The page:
Jessica Ingram works with multi-media and the archive to explore the ethos of communities, and notions of progress and resistance in American culture. Raised in Nashville, Tennessee, she received her BFA from NYU’s Tisch School of the Arts and her MFA from California College of Arts & Crafts in San Francisco. Her work has been featured in California Sunday Magazine, The New York Times, Oxford American, Vice and Wired Magazine.  Ingram received the Santa Fe Prize for her work Road Through Midnight: A Civil Rights Memorial, and the solo traveling exhibition Road Through Midnight was recently exhibited at the National Civil Rights Museum, Tennessee State Museum, and Duke University’s Center for Documentary Studies.  She was included in Southern Accent: Seeking the American South in Contemporary Art at the Nasher Museum, traveling to the Speed Museum. Her collaborative projects have been featured at the Sundance Film Festival and installed permanently at Oakland International Airport, Birmingham International Airport, and Oakland Museum of California. Ingram’s book Road Through Midnight: A Civil Rights Memorial will be released by UNC Press in 2019. She is a professor in the College of Fine Arts at Florida State University in Tallahassee.

Mark Schoon



Mark Schoon is an artist and educator living in Atlanta, GA. He holds a BA in television production from Southern Illinois University at Carbondale and an MFA in Photography from Ohio University. His photographs are included in the permanent collection of The Museum of Fine Arts, Houston; the Museum of Photographic Arts in San Diego, CA, the University of North Dakota, and the University of Alabama, Tuscaloosa. He is currently an Associate Professor of Art at The University of West Georgia.

Teralyn Reiter


Teralyn is the Charleston recipient of the Creativity Connects grant from the National Endowment for the Arts through AIR Serenbe partner organizations Capita and WolfTrap. As part of the grant, recipients receive residencies from AIR Serenbe.

Teralyn is the Founder and Executive Director or Storytree Children's Theatre located in Charleston, SC. She earned her MFA­-Acting from the University of Montana and has worked as a Teaching Artist and actor throughout the United States, Europe and Asia. Her teaching artist work started with Missoula Children's Theatre and continued with various theatres that ultimately brought her to Daegu, South Korea where she developed and implemented a theatre program that teaches English in a fun, unconventional way. She continues growing as an educator and performer while working in various theatres in Charleston. Learn more about Storytree's in-school residencies and touring productions by visiting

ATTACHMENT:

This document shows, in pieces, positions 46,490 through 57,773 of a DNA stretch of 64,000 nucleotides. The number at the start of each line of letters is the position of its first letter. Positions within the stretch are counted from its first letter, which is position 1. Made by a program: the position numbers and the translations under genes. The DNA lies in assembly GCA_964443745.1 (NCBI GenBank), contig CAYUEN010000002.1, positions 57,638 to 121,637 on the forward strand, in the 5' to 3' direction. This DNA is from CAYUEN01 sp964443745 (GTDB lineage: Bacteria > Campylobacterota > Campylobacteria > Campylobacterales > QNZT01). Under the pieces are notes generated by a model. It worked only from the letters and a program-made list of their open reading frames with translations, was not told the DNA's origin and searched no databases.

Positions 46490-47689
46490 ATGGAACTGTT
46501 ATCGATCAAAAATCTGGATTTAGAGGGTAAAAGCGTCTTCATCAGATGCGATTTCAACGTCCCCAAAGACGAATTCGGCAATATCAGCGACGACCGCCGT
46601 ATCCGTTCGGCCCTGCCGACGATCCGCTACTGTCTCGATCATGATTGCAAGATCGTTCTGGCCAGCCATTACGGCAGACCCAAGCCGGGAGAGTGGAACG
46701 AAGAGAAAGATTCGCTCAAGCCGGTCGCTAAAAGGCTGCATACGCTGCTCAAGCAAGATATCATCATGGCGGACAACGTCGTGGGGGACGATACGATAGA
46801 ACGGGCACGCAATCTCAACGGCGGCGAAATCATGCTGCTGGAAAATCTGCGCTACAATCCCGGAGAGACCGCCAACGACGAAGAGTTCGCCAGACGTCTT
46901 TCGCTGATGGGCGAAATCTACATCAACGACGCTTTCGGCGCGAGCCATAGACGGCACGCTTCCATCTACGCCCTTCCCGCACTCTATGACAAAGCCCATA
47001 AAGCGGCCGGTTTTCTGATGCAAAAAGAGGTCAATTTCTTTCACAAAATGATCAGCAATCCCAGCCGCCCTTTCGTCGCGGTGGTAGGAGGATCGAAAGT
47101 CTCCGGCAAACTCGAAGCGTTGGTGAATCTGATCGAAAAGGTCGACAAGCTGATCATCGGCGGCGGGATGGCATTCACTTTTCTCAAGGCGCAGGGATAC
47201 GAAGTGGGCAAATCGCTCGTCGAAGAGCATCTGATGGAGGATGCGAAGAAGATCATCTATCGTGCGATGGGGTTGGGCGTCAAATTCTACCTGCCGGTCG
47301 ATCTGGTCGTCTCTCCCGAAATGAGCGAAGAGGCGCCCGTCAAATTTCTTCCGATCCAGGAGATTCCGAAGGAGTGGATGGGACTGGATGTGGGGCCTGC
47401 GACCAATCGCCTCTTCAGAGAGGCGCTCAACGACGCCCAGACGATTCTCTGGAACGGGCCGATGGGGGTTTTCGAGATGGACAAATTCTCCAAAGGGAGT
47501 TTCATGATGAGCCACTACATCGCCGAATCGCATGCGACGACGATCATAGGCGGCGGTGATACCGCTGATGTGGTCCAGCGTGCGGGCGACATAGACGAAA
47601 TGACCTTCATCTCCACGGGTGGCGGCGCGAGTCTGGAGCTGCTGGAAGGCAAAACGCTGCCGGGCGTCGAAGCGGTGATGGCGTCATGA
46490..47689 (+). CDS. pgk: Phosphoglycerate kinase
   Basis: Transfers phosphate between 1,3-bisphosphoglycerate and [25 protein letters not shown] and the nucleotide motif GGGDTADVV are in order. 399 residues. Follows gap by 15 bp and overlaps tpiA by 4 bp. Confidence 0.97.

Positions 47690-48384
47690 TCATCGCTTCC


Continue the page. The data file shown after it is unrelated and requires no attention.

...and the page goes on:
Kantara Souffrant


Kantara is the Milwaukee recipient of the Creativity Connects grant from the National Endowment for the Arts through AIR Serenbe partner organizations Capita and WolfTrap. As part of the grant, recipients receive residencies from AIR Serenbe.

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Kantara Souffrant is an artist-scholar, museum educator, and independent curator. She uses her scholarly, performance and community-based work to encourage dialogue, personal and communal transformation.  Souffrant combines movement, song, folk stories, interviews, and personal narratives to create, what she terms, “embodied storytelling.” She has presented her scholarly-artistic work on Yoruba, Haitian and KiKongo aesthetics and African cosmologies at numerous venues including the Whitney Biennale under the Dance Diaspora Collective, the American Studies Association, The Association for Theatre in Higher Education, Northwestern University, New York University, Oberlin College, The Caribbean Cultural Center and African Diasporic Institute,  and the Ghetto Biennale in Port-au-Prince, Haiti. Souffrant holds a PhD in Performance Studies from Northwestern University with certificates in Critical Theory, African and Diaspora studies, and Teaching. Her written work is featured in the anthology Vodou in the Haitian Experience; the art project Correspondence between NYC & PaP; Prospect.3: Notes for Now; and Women & Performance: A Journal of Feminist Theory.